Why Do Horses Neigh? [NOOK Book]

Overview

Do you love horses? If you do, you're not alone. There's so much to know about these amazing animals. Why do horses neigh? What are baby and adult horses called? How do horses communicate? Beginning readers can find out the answers to these questions-and many more-in this ...
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Overview

Do you love horses? If you do, you're not alone. There's so much to know about these amazing animals. Why do horses neigh? What are baby and adult horses called? How do horses communicate? Beginning readers can find out the answers to these questions-and many more-in this lively, fact-filled introduction to these popular animals. Filled with colorful illustrations and dynamic color photos of real horses, this is a perfect selection for any young horse lover.



Illustrated by Anna DiVito.

Questions and answers present information about the behavior and characteristics of horses and their interactions with humans.

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Editorial Reviews

Children's Literature
Holub answers the question posed by the title—horses neigh to say hello, but you don't learn that until about halfway through this nonfiction "Dial Easy-to-Read," Level 3 book, Grades 1 to 3. For all of those who have dreamed of owning or riding a horse, this book is a great first step. It introduces the characteristics of various breeds, describes the smallest and largest horses, parts of the horse's body, ways to measure and tell its age, and ways to recognize a horse, and how it recognizes people. Horses are speedy, and the fastest racing thoroughbreds can run at speeds over forty miles an hour. Horses are intelligent, trainable, and loyal. They also require lots of care, which means grooming as well as mucking out their stalls so that they have a clean, dry place to reside in. Horses do sleep, but mostly in snatches; although they will lie down, then close their eyes to sleep more deeply. Each section starts with a question such as "Why do horses wear shoes?; How do horses keep clean?; Who are some famous horses? It is an easy-to-follow format, and there are plenty of photographs and other full-color illustrations to illuminate the facts presented. 2003, Penguin Putnam,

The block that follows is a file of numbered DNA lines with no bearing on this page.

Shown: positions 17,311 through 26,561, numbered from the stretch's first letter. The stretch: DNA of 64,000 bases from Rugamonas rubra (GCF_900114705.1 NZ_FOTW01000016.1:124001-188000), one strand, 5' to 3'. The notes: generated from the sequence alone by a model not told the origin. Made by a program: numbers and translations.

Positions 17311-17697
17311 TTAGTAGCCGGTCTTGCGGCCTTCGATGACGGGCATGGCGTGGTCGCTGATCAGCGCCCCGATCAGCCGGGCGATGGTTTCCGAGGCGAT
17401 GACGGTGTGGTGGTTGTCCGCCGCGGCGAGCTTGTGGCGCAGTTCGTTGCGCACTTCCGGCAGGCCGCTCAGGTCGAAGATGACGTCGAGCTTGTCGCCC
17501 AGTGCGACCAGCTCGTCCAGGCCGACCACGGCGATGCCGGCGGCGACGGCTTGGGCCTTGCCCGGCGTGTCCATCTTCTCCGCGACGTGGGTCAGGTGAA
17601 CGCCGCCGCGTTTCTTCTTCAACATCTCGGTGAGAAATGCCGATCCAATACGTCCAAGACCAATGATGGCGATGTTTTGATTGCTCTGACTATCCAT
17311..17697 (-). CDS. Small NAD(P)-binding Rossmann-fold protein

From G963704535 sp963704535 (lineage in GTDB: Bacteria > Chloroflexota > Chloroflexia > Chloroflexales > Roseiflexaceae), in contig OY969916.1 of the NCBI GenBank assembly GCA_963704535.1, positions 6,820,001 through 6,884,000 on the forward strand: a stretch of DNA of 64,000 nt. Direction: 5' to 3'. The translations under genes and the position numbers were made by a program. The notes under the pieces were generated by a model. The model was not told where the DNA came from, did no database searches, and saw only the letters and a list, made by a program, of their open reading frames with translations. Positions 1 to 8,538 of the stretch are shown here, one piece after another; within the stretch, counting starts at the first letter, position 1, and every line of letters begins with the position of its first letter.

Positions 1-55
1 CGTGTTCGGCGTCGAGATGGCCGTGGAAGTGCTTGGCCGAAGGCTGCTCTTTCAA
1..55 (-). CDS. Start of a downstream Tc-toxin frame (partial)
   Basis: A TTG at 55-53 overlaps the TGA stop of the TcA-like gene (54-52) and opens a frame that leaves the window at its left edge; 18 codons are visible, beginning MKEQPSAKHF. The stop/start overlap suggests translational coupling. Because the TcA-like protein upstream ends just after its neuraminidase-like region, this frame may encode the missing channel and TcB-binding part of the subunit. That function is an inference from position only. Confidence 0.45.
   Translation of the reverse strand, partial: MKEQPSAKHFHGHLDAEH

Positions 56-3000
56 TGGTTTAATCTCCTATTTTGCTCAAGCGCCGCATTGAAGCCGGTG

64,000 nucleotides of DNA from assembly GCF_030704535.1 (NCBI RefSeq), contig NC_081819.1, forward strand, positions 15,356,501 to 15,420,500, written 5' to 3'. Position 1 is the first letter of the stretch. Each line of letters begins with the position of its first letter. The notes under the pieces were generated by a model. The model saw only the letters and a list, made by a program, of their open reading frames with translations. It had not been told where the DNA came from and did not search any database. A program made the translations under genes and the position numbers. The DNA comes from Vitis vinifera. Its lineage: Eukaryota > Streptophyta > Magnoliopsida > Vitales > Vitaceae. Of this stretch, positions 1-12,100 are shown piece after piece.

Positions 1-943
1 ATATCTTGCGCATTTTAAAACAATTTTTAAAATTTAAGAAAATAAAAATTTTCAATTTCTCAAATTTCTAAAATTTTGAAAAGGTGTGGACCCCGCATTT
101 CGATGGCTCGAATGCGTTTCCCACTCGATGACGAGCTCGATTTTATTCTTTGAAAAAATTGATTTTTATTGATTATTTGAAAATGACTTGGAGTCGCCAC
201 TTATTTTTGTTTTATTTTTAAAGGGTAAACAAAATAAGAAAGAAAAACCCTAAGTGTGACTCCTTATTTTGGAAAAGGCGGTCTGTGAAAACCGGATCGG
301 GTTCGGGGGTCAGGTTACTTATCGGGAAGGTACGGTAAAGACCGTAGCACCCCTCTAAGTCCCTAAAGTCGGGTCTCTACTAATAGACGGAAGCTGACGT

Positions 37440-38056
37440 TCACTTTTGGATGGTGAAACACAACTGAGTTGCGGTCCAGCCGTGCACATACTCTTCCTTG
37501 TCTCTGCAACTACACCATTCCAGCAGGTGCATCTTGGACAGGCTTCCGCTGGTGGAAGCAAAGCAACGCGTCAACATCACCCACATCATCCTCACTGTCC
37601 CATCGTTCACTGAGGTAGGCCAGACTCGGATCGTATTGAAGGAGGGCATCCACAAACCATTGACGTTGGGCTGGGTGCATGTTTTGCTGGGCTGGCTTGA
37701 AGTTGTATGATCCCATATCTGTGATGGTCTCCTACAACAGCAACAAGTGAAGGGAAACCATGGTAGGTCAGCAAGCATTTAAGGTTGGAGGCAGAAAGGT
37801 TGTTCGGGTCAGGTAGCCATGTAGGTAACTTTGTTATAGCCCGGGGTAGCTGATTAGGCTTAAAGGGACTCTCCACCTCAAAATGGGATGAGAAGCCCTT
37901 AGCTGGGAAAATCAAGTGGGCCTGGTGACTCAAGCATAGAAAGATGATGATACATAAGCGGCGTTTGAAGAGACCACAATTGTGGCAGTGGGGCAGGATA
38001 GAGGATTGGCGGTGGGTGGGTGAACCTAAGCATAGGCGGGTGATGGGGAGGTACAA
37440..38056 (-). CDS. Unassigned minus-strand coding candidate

— Marilyn Courtot
School Library Journal
Gr 2-3-Using a question-and-answer format, Rabbits discusses the different traits and behaviors of rabbits, guinea pigs, hamsters, and gerbils. While all are rodents, each one has its own peculiarities. Horses does the same for horses and ponies. Charming, full-color photographs and drawings, especially those depicting the animals interacting with humans, mostly children, enhance the large-type texts. A winning combination of tightly written narrative, age-appropriate vocabulary, and worthy illustrations guarantees that independent readers will enjoy these titles.-Pamela K. Bomboy, Chesterfield County Public Schools, VA Copyright 2003 Cahners Business Information.
Kirkus Reviews
Holub (Why Do Rabbits Hop?, below, etc.) continues her series of easy readers focusing on a particular animal with this offering that will be popular with the younger faction of the horse-crazy set. She uses a question and answer format as the structure to impart a broad overview of the equine world, including horse classifications, behavior, characteristics, care, and an introduction to riding. She works interesting tidbits of information into the text, including some surprising facts that children will enjoy, such as the fact that horses sleep only three hours per day or the statistics about the world’s oldest horse on record. Humorous spot illustrations alternate with full-color photographs of horses, many being held or ridden by children. This combination of illustration styles provides an attractive visual variety, augmented by the leading questions on each page reproduced in purple type. The text is written for readers at the early fluency level, but this will find other uses as well: for younger children who are just getting interested in horses and for older children who are reading below grade level. The amount of information covered in a simple, interesting way makes this an excellent introduction to this popular topic. (Easy reader/nonfiction. 6-9)